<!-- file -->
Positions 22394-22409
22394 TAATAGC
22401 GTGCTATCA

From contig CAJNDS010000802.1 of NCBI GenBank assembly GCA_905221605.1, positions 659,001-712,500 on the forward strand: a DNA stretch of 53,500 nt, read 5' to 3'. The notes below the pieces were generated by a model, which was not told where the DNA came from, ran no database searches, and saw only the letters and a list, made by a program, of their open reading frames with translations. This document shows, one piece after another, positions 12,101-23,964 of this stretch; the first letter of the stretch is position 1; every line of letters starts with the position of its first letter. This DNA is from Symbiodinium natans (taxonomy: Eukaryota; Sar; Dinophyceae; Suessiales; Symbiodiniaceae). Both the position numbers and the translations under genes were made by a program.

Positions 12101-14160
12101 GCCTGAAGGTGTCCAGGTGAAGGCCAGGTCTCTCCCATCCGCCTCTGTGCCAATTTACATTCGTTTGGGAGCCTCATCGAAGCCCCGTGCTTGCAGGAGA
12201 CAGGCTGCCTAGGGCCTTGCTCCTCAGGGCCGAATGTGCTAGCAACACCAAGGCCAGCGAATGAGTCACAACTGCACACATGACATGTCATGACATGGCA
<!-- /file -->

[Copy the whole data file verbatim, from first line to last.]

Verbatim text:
Positions 22394-22409
22394 TAATAGC
22401 GTGCTATCA

From contig CAJNDS010000802.1 of NCBI GenBank assembly GCA_905221605.1, positions 659,001-712,500 on the forward strand: a DNA stretch of 53,500 nt, read 5' to 3'. The notes below the pieces were generated by a model, which was not told where the DNA came from, ran no database searches, and saw only the letters and a list, made by a program, of their open reading frames with translations. This document shows, one piece after another, positions 12,101-23,964 of this stretch; the first letter of the stretch is position 1; every line of letters starts with the position of its first letter. This DNA is from Symbiodinium natans (taxonomy: Eukaryota; Sar; Dinophyceae; Suessiales; Symbiodiniaceae). Both the position numbers and the translations under genes were made by a program.

Positions 12101-14160
12101 GCCTGAAGGTGTCCAGGTGAAGGCCAGGTCTCTCCCATCCGCCTCTGTGCCAATTTACATTCGTTTGGGAGCCTCATCGAAGCCCCGTGCTTGCAGGAGA
12201 CAGGCTGCCTAGGGCCTTGCTCCTCAGGGCCGAATGTGCTAGCAACACCAAGGCCAGCGAATGAGTCACAACTGCACACATGACATGTCATGACATGGCA